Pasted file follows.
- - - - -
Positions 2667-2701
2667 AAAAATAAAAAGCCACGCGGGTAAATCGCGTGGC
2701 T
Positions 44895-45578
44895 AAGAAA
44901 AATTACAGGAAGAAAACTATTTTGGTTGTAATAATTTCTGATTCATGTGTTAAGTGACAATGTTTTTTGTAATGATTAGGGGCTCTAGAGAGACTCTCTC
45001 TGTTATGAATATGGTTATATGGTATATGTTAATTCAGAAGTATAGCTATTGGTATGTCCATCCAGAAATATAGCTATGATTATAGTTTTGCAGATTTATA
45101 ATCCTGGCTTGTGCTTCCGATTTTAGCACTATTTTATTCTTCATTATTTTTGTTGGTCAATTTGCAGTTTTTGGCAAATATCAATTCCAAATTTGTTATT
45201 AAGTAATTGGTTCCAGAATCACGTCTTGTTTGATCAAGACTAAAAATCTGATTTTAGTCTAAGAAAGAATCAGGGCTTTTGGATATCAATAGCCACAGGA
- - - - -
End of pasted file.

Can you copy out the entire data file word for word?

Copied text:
Positions 2667-2701
2667 AAAAATAAAAAGCCACGCGGGTAAATCGCGTGGC
2701 T
Positions 44895-45578
44895 AAGAAA
44901 AATTACAGGAAGAAAACTATTTTGGTTGTAATAATTTCTGATTCATGTGTTAAGTGACAATGTTTTTTGTAATGATTAGGGGCTCTAGAGAGACTCTCTC
45001 TGTTATGAATATGGTTATATGGTATATGTTAATTCAGAAGTATAGCTATTGGTATGTCCATCCAGAAATATAGCTATGATTATAGTTTTGCAGATTTATA
45101 ATCCTGGCTTGTGCTTCCGATTTTAGCACTATTTTATTCTTCATTATTTTTGTTGGTCAATTTGCAGTTTTTGGCAAATATCAATTCCAAATTTGTTATT
45201 AAGTAATTGGTTCCAGAATCACGTCTTGTTTGATCAAGACTAAAAATCTGATTTTAGTCTAAGAAAGAATCAGGGCTTTTGGATATCAATAGCCACAGGA